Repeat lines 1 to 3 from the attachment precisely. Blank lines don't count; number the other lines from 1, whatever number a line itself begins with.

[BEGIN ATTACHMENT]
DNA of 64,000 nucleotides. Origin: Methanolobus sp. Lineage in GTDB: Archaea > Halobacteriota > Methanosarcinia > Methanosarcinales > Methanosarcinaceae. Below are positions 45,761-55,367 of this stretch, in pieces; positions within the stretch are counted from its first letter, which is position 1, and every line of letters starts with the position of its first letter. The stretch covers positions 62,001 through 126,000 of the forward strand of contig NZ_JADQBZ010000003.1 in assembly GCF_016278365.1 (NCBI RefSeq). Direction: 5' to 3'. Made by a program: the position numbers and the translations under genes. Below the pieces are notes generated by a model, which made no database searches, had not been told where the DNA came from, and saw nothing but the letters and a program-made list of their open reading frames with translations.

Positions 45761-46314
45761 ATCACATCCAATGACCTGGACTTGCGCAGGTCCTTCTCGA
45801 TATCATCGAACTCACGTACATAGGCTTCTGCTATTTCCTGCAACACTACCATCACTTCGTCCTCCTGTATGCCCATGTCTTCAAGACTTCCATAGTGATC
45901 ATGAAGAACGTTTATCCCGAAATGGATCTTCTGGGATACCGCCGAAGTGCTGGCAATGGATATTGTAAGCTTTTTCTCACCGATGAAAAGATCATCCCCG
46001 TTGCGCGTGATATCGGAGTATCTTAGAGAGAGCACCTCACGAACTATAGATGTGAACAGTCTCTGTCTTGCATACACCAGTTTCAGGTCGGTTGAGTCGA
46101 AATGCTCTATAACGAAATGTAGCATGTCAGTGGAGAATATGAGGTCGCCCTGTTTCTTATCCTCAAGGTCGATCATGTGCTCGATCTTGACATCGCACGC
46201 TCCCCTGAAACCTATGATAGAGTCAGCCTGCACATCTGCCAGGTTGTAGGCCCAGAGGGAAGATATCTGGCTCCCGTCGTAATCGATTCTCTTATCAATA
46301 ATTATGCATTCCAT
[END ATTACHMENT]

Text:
DNA of 64,000 nucleotides. Origin: Methanolobus sp. Lineage in GTDB: Archaea > Halobacteriota > Methanosarcinia > Methanosarcinales > Methanosarcinaceae. Below are positions 45,761-55,367 of this stretch, in pieces; positions within the stretch are counted from its first letter, which is position 1, and every line of letters starts with the position of its first letter. The stretch covers positions 62,001 through 126,000 of the forward strand of contig NZ_JADQBZ010000003.1 in assembly GCF_016278365.1 (NCBI RefSeq). Direction: 5' to 3'. Made by a program: the position numbers and the translations under genes. Below the pieces are notes generated by a model, which made no database searches, had not been told where the DNA came from, and saw nothing but the letters and a program-made list of their open reading frames with translations.

Positions 45761-46314
45761 ATCACATCCAATGACCTGGACTTGCGCAGGTCCTTCTCGA